Paul Ingraham is a pain researcher whose journey as a massage therapist and his experience with his own chronic pain led him to launch PainScience.com—one of funniest and most successful websites on the topic of chronic pain. In this episode, Allison sits down with Paul to discuss how his transition from massage therapist to chronic pain translator revealed much more about the experience of pain than he could have imagined. Head over to PainScience.com to dive into his research and insightful perspectives.
Allison's column in Massage & Bodywork magazine:
“The Case for Consistency: Treating Persistent Injuries,” by Allison Denney, Massage & Bodywork magazine, July/August 2021, page 80, www.massageandbodyworkdigital.com/i/1384577-july-august-2021/82.
“Buddha’s Six-Pack: Serratus and Intercostals, with a Diaphragm Chaser,” by Allison Denney, Massage & Bodywork magazine, May/June 2021, page 86, www.massageandbodyworkdigital.com/i/1358392-may-june-2021/88.
“The Muscle, the Beast, and a Cup of Tea: Conquering Sternocleidomastoid Fears,” by Allison Denney, Massage & Bodywork magazine, March/April 2021, page 80, www.massageandbodyworkdigital.com/i/1338685-march-april-2021/82.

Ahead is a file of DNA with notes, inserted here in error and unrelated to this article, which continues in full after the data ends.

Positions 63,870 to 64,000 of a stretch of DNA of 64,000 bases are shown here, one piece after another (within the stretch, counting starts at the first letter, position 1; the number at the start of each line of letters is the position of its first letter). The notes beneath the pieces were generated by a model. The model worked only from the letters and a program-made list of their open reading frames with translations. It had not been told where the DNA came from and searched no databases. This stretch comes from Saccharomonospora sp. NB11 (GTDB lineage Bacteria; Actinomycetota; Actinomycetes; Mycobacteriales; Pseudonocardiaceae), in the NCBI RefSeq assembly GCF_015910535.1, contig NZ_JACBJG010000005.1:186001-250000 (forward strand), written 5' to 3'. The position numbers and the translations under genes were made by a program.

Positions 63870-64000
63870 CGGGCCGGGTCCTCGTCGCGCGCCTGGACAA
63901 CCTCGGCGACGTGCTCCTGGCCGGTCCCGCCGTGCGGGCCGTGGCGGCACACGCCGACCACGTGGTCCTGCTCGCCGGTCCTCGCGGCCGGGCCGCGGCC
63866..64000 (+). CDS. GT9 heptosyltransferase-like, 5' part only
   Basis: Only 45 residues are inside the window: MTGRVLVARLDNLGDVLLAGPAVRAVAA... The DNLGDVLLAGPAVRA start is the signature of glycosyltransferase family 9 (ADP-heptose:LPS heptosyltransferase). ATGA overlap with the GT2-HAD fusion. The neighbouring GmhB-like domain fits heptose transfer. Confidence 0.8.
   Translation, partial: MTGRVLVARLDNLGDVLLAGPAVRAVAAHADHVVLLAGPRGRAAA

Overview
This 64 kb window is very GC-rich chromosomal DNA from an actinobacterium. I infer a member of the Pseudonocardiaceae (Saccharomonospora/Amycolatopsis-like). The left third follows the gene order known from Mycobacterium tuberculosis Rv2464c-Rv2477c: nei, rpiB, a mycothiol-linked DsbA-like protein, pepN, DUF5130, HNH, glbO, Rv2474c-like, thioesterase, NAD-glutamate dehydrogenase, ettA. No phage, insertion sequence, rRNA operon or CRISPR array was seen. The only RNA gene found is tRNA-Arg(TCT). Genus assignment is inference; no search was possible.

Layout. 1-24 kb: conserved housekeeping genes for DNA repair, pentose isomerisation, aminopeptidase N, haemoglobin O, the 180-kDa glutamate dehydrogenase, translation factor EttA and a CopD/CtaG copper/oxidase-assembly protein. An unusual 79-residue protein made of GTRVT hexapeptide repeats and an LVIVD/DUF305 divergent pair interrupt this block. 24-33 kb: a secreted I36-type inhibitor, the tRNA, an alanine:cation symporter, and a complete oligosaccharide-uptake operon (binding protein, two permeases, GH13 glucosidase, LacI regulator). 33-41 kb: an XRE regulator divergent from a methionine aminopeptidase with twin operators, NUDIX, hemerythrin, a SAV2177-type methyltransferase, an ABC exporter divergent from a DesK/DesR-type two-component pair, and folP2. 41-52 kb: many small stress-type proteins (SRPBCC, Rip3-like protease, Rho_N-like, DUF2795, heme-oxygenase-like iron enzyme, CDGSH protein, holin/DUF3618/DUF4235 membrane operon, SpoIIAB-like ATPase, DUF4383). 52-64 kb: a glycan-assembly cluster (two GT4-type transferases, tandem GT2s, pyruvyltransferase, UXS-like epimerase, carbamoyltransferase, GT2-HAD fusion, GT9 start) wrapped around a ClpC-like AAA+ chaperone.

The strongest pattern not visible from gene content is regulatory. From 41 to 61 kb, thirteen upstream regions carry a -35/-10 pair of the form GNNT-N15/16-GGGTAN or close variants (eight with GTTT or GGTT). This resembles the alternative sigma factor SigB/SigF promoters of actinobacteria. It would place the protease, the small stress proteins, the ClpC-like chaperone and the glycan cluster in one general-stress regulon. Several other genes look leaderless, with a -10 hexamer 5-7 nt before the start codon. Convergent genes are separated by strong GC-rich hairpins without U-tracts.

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Anatomy Trains is a global leader in online anatomy education and also provides in-classroom certification programs for structural integration in the US, Canada, Australia, Europe, Japan, and China, as well as fresh-tissue cadaver dissection labs and weekend courses. The work of Anatomy Trains originated with founder Tom Myers, who mapped the human body into 13 myofascial meridians in his original book, currently in its fourth edition and translated into 12 languages. The principles of Anatomy Trains are used by osteopaths, physical therapists, bodyworkers, massage therapists, personal trainers, yoga, Pilates, Gyrotonics, and other body-minded manual therapists and movement professionals. Anatomy Trains inspires these practitioners to work with holistic anatomy in treating system-wide patterns to provide improved client outcomes in terms of structure and function.